Die Sonaten für Harmonium
Erste Sonate für Harmonium, h-moll, Opus 36 (1905)
I. Quasi Fantasia (Maestoso ed energico) 5:33
II. Interludium (Larghetto assai [ma non allargando]) 7:49
III. Finale (Fuga. Allegro marcato) 5:14
Zweite Sonate für Harmonium, b-moll, Opus 46 (1913)
I. Enharmonische Fantaisie und Doppelfuge (Tempo rubato - Andante Misterioso) 13:06 [ Soundclip ]
II. Canzone (Tanquillo, molto sensibile e cantabile) 11:45
III. Toccata (Vivacissimo - Maestoso - Largo fastoso) 13:59
These "Zwei Sonaten" have also been recorded by:
Detailed information about the Sonates
© By Mark Richli
Karg-Elert's compositions for Harmonium
On April 19th 1905 he wrote to Carl Simon: “How could I ever have been impressed by the soul-less bigoted instrument? Will, I simply didn’t know a real pressure harmonium! You know, I composed my 3 larger harmonium pieces op. 25, op. 33, op. 36 for this intensive instrument. […] I now tried out those pieces, you have already bought […] on my instrument. I was astonished to realize that I’m forced to make very considerable modifications. The exchange of the stops is often impossible to execute (though desirable for reasons of sound) as there is simply no time to do it. Several sections have to be altered for technical reasons, too. Now that I’ve worked over the Sonata and the Passacaglia they look like being precisely projected for a 4 rank instrument with expression. Now everything is much clearer, more lucid and easier, and comfortable to play […]”
Karg-Elert couldn’t afford an Art Harmonium by then. He owned a smaller pressure harmonium with 4 ½ ranks. Therefore he writes in the same letter to Simon: “To compose especially for Art Harmonium with success seems to be impossible for me until I’m owning such an instrument sometime in the future. “ Nevertheless both the First Sonata Opus 36 and the Partita Opus 37 were published in two contemporary editions for a 4-rank harmonium and also for Art Harmonium.
The composer later owned an instrument made by Johannes Titz (Germany) who built exquisite copies of Mustel’s Art Harmonium exclusively for Carl Simon. All Karg-Elert’s large scale compositions for harmonium after ca. 1906 are composed especially fort Art Harmonium. The monumental Second Sonata Opus 46 can’t even be played on any other instrument.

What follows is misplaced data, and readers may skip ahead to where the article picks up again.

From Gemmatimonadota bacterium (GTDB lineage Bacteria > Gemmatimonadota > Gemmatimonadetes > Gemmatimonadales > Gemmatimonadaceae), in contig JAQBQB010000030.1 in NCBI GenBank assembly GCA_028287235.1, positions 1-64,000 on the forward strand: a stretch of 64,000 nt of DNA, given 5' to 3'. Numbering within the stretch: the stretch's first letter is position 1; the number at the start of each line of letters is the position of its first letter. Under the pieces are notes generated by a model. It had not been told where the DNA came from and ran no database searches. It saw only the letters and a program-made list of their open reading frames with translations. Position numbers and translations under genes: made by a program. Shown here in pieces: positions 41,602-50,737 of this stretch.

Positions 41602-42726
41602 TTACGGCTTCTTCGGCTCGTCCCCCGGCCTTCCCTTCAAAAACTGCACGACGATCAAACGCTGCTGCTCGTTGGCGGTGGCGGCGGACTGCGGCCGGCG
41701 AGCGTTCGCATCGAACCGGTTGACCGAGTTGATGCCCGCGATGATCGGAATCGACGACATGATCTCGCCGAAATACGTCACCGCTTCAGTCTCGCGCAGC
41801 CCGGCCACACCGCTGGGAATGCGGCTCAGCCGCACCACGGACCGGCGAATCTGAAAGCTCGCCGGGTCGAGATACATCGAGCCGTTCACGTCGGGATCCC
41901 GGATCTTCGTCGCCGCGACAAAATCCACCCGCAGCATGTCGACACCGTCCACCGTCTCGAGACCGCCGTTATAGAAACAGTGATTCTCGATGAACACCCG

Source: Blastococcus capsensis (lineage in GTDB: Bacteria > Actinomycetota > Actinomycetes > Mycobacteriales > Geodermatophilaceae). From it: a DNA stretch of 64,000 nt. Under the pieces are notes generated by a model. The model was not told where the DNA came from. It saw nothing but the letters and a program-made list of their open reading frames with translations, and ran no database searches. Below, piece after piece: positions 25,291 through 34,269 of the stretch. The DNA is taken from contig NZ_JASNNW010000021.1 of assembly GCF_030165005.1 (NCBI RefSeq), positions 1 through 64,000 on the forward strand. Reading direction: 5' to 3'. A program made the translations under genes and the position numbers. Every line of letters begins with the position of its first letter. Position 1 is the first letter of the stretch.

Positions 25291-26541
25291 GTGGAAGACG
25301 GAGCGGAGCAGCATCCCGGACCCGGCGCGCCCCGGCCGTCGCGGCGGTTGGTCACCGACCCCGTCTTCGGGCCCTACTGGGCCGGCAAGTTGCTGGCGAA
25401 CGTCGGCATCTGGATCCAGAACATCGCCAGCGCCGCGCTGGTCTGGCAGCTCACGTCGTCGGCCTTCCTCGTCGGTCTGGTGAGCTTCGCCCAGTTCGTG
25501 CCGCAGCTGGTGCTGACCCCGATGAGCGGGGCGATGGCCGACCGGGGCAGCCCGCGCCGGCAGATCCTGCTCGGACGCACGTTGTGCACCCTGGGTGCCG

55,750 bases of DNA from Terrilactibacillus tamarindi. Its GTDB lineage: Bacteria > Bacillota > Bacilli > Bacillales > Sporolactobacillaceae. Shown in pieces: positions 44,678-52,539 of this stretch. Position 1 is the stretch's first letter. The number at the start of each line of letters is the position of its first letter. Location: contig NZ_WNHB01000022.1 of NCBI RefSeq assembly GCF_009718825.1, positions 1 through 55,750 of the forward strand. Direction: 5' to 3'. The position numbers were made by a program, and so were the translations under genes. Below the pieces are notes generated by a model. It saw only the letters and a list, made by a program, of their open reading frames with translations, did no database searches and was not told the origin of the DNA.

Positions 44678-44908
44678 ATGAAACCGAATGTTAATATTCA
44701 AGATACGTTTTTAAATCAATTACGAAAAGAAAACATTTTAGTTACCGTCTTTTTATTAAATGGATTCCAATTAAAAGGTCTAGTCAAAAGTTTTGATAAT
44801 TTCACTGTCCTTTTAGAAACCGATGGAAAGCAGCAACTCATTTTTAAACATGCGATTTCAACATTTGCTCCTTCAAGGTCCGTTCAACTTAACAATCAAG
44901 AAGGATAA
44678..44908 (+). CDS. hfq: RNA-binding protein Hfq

After 1915 Karg-Elert composed predominantly for other instruments and other genres (organ, piano, chamber music etc.)
The Sonatas for Harmonium
In “The Art of Registration” [Die Kunst des Registrierens] Opus 91 (Vol. 1. p. 125-126 & Vol. 2 p. 217) Karg-Elert mentions that he didn’t use the Sonata form neither in his First Sonata at all nor in the first movement of the Second Sonata, but the Toccata of the latter is a sonata-form movement. On the other hand Contrapuntal and Polyphonic form, especially, Fugue and Fugato are rather dominant. Forerunners such as Alexandre Guilmant (1837-1911) and Joseph Rheinberger (1839-1901) had a clearly recognizable influence. [ See this Acrobat file]
First Sonata (B minor) for Harmonium Opus 36 (1905)
Strictly speaking this sonata is a Fantaisie and Fugue with an inserted sow movement. The quotation of the last bars from the Fantasia at the end of the Fugue strengthens the unity of the whole piece, thus followings models by Rheinberger (4th Sonata, Opus 98) and Guilmant (Troisième Sonate Opus 56, which was published in its first version as “Prélude, Adagio et Fugue” and showed register indications for organ and harmonium).
In Quasi Fantasia powerful chords alternate with virtuoso runs and quiet episodes in rather small-scale sections typical of Karg-Elert. Nevertheless those sections are melted together by repetitions and variations in order to form a strong unity and elements of sonata form can be discovered despite the composer’s denial.
The Interludium elucidates its principal melody in the light of numerous tone colours and exquisite harmonies and dies away in the Amen of a Catholic Credo. This might be reminiscence to Karg-Elert’s catholic mother to whom the Sonata is dedicated.
A Fugue in three voices forms the Finale, running into virtuoso passages ad ending in a radiant B major chord.
Second Sonata (B-flat minor) for Harmonium Opus 46 (1913)